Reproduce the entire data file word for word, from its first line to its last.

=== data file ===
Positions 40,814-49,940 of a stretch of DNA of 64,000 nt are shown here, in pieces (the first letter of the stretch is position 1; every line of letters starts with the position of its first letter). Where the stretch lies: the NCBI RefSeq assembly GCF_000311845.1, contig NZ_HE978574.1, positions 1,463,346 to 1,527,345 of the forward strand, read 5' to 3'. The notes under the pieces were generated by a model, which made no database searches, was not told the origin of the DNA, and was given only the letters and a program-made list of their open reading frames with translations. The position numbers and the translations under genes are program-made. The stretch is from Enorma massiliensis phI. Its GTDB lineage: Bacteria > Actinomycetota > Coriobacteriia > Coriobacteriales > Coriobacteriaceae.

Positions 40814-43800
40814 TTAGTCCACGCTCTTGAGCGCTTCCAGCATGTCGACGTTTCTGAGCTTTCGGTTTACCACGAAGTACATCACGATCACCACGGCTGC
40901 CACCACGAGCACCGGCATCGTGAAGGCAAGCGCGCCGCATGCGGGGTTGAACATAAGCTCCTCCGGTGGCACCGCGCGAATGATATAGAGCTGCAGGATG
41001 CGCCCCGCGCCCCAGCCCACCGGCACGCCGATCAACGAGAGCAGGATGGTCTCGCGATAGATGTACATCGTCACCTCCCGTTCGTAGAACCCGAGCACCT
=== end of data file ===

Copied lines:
Positions 40,814-49,940 of a stretch of DNA of 64,000 nt are shown here, in pieces (the first letter of the stretch is position 1; every line of letters starts with the position of its first letter). Where the stretch lies: the NCBI RefSeq assembly GCF_000311845.1, contig NZ_HE978574.1, positions 1,463,346 to 1,527,345 of the forward strand, read 5' to 3'. The notes under the pieces were generated by a model, which made no database searches, was not told the origin of the DNA, and was given only the letters and a program-made list of their open reading frames with translations. The position numbers and the translations under genes are program-made. The stretch is from Enorma massiliensis phI. Its GTDB lineage: Bacteria > Actinomycetota > Coriobacteriia > Coriobacteriales > Coriobacteriaceae.

Positions 40814-43800
40814 TTAGTCCACGCTCTTGAGCGCTTCCAGCATGTCGACGTTTCTGAGCTTTCGGTTTACCACGAAGTACATCACGATCACCACGGCTGC
40901 CACCACGAGCACCGGCATCGTGAAGGCAAGCGCGCCGCATGCGGGGTTGAACATAAGCTCCTCCGGTGGCACCGCGCGAATGATATAGAGCTGCAGGATG
41001 CGCCCCGCGCCCCAGCCCACCGGCACGCCGATCAACGAGAGCAGGATGGTCTCGCGATAGATGTACATCGTCACCTCCCGTTCGTAGAACCCGAGCACCT